The California economy is improving, but the recovery isn’t reaching the extent of the Central Valley, according to the Business Forecasting Center at the University of the Pacific.
Tech-focused economies, like San Jose, are “experiencing robust growth,” but those dependent on housing and government jobs are still exhibiting signs of recession.
“The gap between Sacramento and other areas that appeared in 2010 is deepening in 2011,” said Jeff Michael, director of the Forecasting Center.
In the short-term, the center forecasts a slight overall recovery, statewide.
But statewide unemployment will remain at or above 10 percent through the close of 2013, the center forecasts. The center believes that statewide unemployment has hit its peak – 12.5 percent in the fourth quarter of 2010 – but jobs will not return to their 2007, pre-recession peak until midway through 2015.
With eight years of zero net job growth, the state’s population will have grown by 3 million, keeping unemployment above 8 percent.
The Modesto Metropolitan Area, which includes Turlock, is projected to fare better than Oakland, Vallejo, and the rest of the Valley in 2011, with employment rising 1.9 percent. By 2014, Stanislaus County’s unemployment rate will have fallen from a 17.6 percent high in 2010 to 13.5 percent, the Center projects. That’s tied with San Joaquin County, and better only than Fresno County – 13.8 percent – and Merced County – 16.1 percent.
Recoveries in agriculture, transportation and trade and manufacturing – in 2010, California experienced the first annual increase in manufacturing jobs in a decade – have aided the Central Valley, the center said. The health sector was another bright spot, consistently adding jobs throughout the recession; nearly 104,000 jobs were created between 2008 and 2010, and a further 128,000 jobs are expected by 2014.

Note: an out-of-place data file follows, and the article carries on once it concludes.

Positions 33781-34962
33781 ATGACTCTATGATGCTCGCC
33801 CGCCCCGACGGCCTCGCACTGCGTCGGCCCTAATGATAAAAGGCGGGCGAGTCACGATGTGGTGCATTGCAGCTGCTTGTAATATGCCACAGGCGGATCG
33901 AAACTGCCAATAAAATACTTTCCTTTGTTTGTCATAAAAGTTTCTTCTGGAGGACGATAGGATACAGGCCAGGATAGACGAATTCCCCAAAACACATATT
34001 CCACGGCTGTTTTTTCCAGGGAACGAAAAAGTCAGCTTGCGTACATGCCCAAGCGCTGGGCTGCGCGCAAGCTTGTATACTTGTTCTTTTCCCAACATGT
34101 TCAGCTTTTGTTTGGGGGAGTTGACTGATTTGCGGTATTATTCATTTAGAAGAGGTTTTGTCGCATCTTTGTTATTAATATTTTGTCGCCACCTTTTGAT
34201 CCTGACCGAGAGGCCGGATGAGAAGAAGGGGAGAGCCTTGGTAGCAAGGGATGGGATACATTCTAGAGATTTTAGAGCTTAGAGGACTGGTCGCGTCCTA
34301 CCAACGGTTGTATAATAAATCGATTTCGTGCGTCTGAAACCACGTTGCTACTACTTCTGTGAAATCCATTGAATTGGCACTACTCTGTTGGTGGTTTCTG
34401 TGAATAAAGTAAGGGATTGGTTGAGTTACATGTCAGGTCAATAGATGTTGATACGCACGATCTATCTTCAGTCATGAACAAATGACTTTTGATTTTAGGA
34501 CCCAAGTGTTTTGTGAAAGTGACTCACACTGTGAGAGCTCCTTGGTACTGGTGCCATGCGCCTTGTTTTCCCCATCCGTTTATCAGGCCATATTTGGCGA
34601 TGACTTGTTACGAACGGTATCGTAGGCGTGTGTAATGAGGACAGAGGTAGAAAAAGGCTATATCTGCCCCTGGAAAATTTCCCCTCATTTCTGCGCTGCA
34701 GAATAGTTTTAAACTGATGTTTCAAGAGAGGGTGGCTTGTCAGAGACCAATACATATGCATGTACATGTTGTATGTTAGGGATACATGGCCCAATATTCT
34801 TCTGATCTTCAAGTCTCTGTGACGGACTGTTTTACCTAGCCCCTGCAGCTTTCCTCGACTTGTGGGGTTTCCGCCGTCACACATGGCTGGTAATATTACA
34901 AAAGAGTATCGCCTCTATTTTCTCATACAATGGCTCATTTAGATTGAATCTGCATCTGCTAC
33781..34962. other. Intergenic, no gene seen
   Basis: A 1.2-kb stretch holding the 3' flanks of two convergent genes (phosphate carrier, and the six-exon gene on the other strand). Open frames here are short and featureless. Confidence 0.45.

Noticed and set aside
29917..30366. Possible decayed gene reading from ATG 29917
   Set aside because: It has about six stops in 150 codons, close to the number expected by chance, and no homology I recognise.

Private sector jobs are recovering throughout the state, save for housing-related jobs in construction and finance. By 2013, however, the center forecasts construction as the leading source of job growth, with 100,000 new housing starts – about 50 percent of the pre-recession peak. About 229,000 new construction jobs will be created over the next four years, amounting to 17 percent of the state’s total non-farm growth.
But much of the valley’s recovery could be slowed, should the state legislature reach an impasse on the budget. The center forecasts a 2.5 percent decline in state and local government employment – including public schools – in 2011, and a further 1 percent decline in 2012.
“The fragile recovery in the San Joaquin Valley could be hobbled by deep cuts in government spending,” Michael said.
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